Corky Lee, Storied Photographer Who Chronicled Asian American Culture, Dies of Covid-19
The Chinatown community this week mourns the passing of Corky Lee. News of his death early yesterday morning shocked at both the local and national levels.
Lee lost the battle with Covid-19, and died in New York City. He was 74.
Corky Lee, who identified as the “undisputed unofficial Asian American photographer laureate,” spent the better part of his life documenting the Asian experience in America. His passion in photography took him from coast to coast to document injustices, everyday life, and the issues facing Asian communities.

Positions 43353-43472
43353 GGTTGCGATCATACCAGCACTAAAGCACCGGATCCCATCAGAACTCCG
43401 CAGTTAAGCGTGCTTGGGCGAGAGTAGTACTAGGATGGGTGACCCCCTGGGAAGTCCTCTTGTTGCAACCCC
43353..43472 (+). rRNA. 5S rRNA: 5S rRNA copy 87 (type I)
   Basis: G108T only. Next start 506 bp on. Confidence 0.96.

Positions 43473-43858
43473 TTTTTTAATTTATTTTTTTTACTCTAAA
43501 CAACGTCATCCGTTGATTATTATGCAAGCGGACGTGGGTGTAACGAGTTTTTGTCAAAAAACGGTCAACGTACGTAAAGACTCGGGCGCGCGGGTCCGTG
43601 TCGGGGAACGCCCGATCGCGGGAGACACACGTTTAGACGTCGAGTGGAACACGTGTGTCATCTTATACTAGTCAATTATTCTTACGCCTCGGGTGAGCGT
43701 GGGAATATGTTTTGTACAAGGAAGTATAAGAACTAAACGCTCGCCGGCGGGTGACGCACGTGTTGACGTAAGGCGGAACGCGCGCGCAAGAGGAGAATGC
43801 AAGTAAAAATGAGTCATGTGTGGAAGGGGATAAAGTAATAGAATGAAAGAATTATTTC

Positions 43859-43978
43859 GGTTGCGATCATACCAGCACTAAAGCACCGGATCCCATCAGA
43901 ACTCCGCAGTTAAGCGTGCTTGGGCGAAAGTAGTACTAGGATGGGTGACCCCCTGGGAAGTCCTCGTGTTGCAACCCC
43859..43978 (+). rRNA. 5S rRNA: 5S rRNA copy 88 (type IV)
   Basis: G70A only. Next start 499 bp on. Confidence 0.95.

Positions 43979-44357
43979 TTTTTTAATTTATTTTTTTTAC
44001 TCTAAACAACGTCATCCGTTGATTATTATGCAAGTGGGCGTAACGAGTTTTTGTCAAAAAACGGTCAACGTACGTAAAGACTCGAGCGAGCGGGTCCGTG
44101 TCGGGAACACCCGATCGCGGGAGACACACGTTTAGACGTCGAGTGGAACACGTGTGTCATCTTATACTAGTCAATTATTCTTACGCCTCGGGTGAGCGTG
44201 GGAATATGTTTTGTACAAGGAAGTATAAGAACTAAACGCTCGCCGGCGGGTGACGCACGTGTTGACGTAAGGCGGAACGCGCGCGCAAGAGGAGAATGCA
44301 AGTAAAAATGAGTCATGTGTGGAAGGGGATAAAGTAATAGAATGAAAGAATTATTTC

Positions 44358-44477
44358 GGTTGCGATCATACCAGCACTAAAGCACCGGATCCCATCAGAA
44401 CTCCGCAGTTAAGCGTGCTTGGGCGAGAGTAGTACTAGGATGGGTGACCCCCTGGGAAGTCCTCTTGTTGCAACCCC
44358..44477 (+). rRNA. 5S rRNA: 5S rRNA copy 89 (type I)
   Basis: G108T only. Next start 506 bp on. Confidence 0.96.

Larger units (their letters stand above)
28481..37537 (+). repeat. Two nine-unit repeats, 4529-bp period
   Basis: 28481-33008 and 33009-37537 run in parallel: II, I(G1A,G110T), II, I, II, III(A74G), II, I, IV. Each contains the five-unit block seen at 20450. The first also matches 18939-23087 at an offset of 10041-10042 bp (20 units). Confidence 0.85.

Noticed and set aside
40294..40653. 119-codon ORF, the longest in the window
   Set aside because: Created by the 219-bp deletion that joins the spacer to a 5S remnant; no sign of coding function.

Corky Lee was a Chinatown icon seen almost daily with his trusty camera in hand looking for that perfect shot. He wasn’t the vociferous type of activist like myself, yet his photos spoke volumes. I had the pleasure of acquiring gallery space for one of his final shows last September and watching the master explain the backstory behind each image on display. One of his favorites was taken in Utah, where he posed transcontinental railroad worker descendants for a reenactment of the “East meets West” completion that linked the continent.
Lee was also a past commander of the “Sons of American Legion Kimlau Post” in Chinatown and proudly marched with the during parades.